ANDERSON TOWNSHIP, Ohio — Anderson High School students are Raptors now, administrators announced Friday morning.
The school’s new velociraptor mascot, which was selected by students, staff and alumni, is a prehistoric predator unburdened by the racial baggage that its predecessor — a Native American character representing the Anderson “Redskins”— brought to the school.
“In the face of a historic pandemic and passionately different perspectives, the AHS family was able to unify, choose a new mascot, and raise nearly $300,000 to date” to support the rebranding, according to a news release from Forest Hills School District spokesperson Angela Ingram.
The Forest Hills School District voted in July 2020 to retire the “Redskins” name, which had been criticized by Native American groups who described it as racist and local families who felt the name was uncomfortably outdated.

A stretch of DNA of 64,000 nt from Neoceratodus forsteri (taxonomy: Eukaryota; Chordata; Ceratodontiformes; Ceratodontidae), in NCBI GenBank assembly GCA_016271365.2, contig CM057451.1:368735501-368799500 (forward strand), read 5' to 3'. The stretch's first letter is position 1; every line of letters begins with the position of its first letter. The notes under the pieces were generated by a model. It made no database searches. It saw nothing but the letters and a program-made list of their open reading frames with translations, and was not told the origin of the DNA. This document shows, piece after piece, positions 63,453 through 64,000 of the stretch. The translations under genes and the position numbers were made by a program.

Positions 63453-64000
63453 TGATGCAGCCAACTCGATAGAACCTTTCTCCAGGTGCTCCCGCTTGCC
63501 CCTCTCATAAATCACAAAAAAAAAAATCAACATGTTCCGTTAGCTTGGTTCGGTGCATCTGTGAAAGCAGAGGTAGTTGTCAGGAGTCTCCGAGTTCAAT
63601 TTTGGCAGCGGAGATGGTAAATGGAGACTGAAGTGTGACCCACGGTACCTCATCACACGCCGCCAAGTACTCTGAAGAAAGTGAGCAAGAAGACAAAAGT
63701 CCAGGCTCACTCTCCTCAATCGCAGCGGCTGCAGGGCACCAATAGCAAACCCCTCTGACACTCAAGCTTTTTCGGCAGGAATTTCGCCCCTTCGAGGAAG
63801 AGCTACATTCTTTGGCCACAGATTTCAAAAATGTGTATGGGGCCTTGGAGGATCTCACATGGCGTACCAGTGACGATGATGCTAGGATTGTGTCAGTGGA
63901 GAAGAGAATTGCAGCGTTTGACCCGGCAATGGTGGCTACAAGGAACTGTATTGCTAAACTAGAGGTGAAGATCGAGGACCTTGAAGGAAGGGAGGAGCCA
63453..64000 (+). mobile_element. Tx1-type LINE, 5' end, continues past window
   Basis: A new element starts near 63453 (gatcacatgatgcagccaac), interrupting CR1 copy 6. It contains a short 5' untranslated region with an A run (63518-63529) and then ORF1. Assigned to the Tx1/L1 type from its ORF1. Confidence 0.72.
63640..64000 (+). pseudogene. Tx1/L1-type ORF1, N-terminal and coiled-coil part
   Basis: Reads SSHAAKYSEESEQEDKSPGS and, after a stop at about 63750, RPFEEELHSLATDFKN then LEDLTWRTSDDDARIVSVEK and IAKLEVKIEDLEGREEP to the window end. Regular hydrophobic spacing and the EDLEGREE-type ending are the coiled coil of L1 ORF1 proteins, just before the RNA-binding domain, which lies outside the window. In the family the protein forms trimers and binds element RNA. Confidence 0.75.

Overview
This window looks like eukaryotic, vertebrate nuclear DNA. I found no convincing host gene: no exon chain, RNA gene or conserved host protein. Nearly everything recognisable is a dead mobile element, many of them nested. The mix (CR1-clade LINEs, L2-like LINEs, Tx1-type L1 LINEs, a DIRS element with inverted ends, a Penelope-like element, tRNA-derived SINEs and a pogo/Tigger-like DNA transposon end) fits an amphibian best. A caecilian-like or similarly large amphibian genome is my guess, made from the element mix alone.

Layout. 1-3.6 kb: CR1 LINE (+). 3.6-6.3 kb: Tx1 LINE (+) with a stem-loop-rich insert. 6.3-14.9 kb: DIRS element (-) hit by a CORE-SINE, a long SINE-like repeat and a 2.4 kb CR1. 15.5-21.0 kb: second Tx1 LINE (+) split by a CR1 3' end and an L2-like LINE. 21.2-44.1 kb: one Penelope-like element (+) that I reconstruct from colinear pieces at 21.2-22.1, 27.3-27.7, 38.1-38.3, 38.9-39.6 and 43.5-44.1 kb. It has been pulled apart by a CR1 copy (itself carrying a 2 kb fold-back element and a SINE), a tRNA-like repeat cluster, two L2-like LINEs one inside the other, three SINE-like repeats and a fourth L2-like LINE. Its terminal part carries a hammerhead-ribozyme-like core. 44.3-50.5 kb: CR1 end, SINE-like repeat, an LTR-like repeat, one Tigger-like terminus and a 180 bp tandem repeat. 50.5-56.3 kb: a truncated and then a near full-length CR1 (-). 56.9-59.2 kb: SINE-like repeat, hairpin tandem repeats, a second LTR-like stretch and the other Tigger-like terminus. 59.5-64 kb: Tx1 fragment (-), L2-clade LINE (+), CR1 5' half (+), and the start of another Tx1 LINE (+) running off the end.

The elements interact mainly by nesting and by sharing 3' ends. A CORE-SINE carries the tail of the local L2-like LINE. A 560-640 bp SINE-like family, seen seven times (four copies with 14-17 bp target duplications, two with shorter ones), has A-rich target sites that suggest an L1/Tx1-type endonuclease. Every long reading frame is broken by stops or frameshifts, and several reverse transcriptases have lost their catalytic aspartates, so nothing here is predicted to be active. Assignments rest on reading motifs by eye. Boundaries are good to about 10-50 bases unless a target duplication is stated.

More than two years of debate preceded the decision for Forest Hills; for the sporting world at large, the conversation around Native American mascots has lasted decades.
Native American groups such as the National Congress for American Indians began protesting the use of “Redskins” and “Indians” mascots in the ‘60s, arguing that they were racist and dehumanizing. Tribal leaders from the Cherokee, Choctaw, Chickasaw and Seminole nations repeatedly pleaded with the NFL’s Washington Redskins to change their name rather than use a “derogatory and racist” term for a real racial group.
The Miami University Redskins, from whom the Anderson team originally adopted its name, became RedHawks in 1996; the Stanford Indians became the Stanford Cardinal in 1981.
And even the Washington Redskins, which picked up the name in 1933 and refused to change it for nearly a century, retired their name and began billing themselves as the Washington Football Team in 2020.
The Raptors will take the field for the first time this fall, according to Ingram.
"We are excited that our mascot is not only unique among Ohio high schools, it is one that is strong, bold, and courageous, all of which are traits found in Anderson’s alma mater," Ingram wrote.